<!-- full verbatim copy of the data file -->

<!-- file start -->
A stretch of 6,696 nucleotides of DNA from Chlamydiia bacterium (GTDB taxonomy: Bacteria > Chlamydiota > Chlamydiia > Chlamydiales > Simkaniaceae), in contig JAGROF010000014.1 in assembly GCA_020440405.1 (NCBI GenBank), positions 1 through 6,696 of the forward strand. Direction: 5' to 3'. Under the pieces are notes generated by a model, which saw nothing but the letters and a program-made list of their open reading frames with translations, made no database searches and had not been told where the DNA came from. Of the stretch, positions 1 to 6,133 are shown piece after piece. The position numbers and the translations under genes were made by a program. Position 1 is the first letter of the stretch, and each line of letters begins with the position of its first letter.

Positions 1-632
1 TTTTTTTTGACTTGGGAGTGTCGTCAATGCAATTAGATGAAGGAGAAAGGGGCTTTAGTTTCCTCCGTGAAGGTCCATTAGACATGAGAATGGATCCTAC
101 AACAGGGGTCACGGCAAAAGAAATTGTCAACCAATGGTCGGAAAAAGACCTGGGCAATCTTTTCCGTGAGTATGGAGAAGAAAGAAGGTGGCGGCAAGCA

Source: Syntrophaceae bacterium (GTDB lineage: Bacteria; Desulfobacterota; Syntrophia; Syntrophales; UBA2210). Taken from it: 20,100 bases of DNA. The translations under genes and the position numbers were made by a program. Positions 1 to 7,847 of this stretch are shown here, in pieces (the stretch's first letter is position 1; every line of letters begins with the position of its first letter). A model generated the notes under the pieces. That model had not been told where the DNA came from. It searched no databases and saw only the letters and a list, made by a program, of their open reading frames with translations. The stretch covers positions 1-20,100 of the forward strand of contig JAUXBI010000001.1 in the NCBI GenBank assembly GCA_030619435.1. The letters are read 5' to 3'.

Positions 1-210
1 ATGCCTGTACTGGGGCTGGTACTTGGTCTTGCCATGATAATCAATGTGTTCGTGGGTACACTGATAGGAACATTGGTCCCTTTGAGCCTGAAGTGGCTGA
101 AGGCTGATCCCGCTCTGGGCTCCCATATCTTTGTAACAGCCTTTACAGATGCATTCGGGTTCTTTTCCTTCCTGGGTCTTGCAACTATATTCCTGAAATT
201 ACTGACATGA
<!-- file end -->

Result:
A stretch of 6,696 nucleotides of DNA from Chlamydiia bacterium (GTDB taxonomy: Bacteria > Chlamydiota > Chlamydiia > Chlamydiales > Simkaniaceae), in contig JAGROF010000014.1 in assembly GCA_020440405.1 (NCBI GenBank), positions 1 through 6,696 of the forward strand. Direction: 5' to 3'. Under the pieces are notes generated by a model, which saw nothing but the letters and a program-made list of their open reading frames with translations, made no database searches and had not been told where the DNA came from. Of the stretch, positions 1 to 6,133 are shown piece after piece. The position numbers and the translations under genes were made by a program. Position 1 is the first letter of the stretch, and each line of letters begins with the position of its first letter.

Positions 1-632
1 TTTTTTTTGACTTGGGAGTGTCGTCAATGCAATTAGATGAAGGAGAAAGGGGCTTTAGTTTCCTCCGTGAAGGTCCATTAGACATGAGAATGGATCCTAC
101 AACAGGGGTCACGGCAAAAGAAATTGTCAACCAATGGTCGGAAAAAGACCTGGGCAATCTTTTCCGTGAGTATGGAGAAGAAAGAAGGTGGCGGCAAGCA

Source: Syntrophaceae bacterium (GTDB lineage: Bacteria; Desulfobacterota; Syntrophia; Syntrophales; UBA2210). Taken from it: 20,100 bases of DNA. The translations under genes and the position numbers were made by a program. Positions 1 to 7,847 of this stretch are shown here, in pieces (the stretch's first letter is position 1; every line of letters begins with the position of its first letter). A model generated the notes under the pieces. That model had not been told where the DNA came from. It searched no databases and saw only the letters and a list, made by a program, of their open reading frames with translations. The stretch covers positions 1-20,100 of the forward strand of contig JAUXBI010000001.1 in the NCBI GenBank assembly GCA_030619435.1. The letters are read 5' to 3'.

Positions 1-210
1 ATGCCTGTACTGGGGCTGGTACTTGGTCTTGCCATGATAATCAATGTGTTCGTGGGTACACTGATAGGAACATTGGTCCCTTTGAGCCTGAAGTGGCTGA
101 AGGCTGATCCCGCTCTGGGCTCCCATATCTTTGTAACAGCCTTTACAGATGCATTCGGGTTCTTTTCCTTCCTGGGTCTTGCAACTATATTCCTGAAATT
201 ACTGACATGA